With how monsterous Phase 1 of the Banks was in scale, literally taking whole blocks with 1-2 buildings, these townhomes were supposed to humanize it a little and the idea was that off the event lawn would be the quietest part where they could exist still amongst the other parts. While I’m not shocked to see them taken out of the plan, this does reduce the mixture of scales within the plan even if it keeps the mixture of uses mostly intact. That being said I think the planned hotel will be a better utilization of this space. The pad they had set aside for the hotel always seemed too small in the first place to me, and might have been what’s been holding it back from finding an operator.

      Are townhomes part of Phase 2 towards the river/park southern side? Personally I don’t think they seem appropriate anymore, will probably end up being more of a headache for the developers/owners down the line with complaints due to noise etc, and don’t really align with the scale that the Banks has begun to take.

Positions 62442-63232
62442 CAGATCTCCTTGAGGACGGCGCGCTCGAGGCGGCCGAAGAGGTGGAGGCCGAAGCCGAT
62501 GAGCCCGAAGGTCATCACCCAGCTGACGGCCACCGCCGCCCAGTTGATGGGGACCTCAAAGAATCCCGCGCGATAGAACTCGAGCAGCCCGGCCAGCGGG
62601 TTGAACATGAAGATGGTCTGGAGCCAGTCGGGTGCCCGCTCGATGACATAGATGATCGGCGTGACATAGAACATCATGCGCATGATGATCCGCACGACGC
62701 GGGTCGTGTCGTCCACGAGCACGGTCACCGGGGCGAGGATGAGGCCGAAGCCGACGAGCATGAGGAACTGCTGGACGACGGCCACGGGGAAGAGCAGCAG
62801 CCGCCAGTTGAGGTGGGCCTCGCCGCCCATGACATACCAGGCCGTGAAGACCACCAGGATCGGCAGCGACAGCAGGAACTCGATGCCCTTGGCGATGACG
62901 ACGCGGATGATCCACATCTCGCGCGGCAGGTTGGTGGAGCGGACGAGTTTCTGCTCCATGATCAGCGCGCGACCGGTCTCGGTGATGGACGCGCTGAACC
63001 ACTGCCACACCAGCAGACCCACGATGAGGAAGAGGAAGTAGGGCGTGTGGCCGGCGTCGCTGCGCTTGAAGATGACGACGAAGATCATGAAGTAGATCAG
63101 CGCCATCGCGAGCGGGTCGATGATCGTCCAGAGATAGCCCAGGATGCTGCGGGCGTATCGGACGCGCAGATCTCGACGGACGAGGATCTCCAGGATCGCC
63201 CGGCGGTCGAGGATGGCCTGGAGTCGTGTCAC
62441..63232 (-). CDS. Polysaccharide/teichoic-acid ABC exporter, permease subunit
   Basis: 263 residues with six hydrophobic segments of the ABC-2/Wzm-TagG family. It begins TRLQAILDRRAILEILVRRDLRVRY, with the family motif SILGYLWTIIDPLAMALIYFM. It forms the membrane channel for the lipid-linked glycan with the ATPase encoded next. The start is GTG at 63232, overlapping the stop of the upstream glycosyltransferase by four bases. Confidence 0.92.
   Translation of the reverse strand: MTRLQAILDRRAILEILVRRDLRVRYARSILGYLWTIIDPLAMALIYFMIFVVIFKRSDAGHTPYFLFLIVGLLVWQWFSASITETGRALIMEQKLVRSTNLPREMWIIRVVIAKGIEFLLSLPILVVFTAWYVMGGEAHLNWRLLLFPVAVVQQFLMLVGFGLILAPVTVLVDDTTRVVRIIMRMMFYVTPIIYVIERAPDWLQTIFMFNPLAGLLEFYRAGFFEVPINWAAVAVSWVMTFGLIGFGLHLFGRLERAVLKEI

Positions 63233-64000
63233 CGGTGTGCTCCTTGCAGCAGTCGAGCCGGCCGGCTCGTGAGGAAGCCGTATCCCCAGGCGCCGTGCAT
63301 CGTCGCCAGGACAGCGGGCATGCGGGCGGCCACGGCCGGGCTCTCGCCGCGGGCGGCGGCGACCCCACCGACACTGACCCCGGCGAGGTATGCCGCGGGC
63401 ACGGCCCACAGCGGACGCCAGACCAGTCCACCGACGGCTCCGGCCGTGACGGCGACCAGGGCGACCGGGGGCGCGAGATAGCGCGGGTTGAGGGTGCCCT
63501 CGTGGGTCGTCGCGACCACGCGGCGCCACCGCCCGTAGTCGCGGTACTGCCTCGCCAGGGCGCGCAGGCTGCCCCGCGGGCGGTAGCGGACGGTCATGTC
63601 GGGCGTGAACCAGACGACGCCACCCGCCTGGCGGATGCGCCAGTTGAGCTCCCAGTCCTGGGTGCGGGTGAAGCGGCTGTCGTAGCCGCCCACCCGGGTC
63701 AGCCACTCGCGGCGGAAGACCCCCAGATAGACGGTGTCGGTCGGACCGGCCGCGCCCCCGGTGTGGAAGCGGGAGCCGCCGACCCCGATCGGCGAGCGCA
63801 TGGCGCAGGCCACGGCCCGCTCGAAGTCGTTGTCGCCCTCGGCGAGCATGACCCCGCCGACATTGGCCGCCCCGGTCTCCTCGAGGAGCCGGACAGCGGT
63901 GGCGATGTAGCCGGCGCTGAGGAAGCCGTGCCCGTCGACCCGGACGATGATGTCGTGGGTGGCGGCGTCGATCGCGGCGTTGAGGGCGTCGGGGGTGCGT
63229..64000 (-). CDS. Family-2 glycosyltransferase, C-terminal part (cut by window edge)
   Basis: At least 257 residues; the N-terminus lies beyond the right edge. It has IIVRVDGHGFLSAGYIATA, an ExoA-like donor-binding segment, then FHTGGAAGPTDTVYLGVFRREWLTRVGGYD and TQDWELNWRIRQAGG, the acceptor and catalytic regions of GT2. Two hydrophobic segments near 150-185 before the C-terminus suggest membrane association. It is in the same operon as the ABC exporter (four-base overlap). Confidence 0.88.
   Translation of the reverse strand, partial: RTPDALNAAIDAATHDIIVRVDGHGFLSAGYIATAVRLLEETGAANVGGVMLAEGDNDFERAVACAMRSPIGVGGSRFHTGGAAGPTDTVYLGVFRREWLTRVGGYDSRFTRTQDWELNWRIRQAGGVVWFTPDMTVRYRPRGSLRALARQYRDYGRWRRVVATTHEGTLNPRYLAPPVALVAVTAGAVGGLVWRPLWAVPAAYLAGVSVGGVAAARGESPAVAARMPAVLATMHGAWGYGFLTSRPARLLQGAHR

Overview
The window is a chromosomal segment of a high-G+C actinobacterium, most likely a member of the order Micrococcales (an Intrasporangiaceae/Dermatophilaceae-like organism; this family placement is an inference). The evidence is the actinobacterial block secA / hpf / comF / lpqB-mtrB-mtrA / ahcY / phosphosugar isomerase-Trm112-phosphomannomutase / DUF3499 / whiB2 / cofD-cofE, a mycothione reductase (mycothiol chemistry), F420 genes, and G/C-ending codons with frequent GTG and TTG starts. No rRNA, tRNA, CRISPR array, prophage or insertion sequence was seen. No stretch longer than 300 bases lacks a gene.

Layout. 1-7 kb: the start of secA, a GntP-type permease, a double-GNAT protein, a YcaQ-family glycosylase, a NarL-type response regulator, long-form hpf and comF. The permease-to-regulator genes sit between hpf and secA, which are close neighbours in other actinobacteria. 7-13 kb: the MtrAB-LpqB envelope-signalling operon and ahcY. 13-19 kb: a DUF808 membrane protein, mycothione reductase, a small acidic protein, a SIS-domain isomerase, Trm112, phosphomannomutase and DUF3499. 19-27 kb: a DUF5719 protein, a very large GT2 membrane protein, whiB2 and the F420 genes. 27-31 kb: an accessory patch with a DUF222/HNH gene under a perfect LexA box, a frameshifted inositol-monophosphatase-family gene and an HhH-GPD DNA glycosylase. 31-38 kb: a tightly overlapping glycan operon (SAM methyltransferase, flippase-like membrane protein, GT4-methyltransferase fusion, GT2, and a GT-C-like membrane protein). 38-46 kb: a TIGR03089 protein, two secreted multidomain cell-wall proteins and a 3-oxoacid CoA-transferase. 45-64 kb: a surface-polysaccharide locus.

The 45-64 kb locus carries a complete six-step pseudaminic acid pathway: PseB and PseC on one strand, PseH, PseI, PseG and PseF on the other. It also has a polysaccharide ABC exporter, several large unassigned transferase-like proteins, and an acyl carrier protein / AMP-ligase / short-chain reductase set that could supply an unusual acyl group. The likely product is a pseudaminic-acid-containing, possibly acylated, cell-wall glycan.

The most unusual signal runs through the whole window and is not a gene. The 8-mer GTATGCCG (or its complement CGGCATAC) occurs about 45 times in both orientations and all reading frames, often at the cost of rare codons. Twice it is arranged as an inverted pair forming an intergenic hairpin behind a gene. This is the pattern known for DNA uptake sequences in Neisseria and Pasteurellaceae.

• http://www.UrbanCincy.com/ Randy A. Simes

      No, the townhomes were only ever included in this location according to the Master Development Agreement. The developers did tell me that they have to option to include them elsewhere, and very might do that, but it will just depend on a variety of market conditions at that time. You just never know when a GE is going to walk in and say they want a 400,000-square-foot office tower, for example.

    • http://www.UrbanCincy.com/ Randy A. Simes

      The architecture at The Banks leaves a lot to be desired, that’s for sure. I’m not sure I’d point to Roebling Point as a shining example of how to do better though. The architecture there is also awful. I think it feels a bit more authentic than The Banks because it has had many years to mature and wear. This is significant.

      Even the awful University Park Apartments building in Clifton Heights now looks far more authentic than it did when it first opens. It helps to have some wear and well-grown trees. The Banks will get there as well. It’ll just take time.

    • EDG

      I meant specifically the residential areas on both sides of Greenup east to the Licking River. It doesn’t feel like the banks is a residential area at all and even if they can’t do “townhomes” they could still do an apartment building that has the same effect.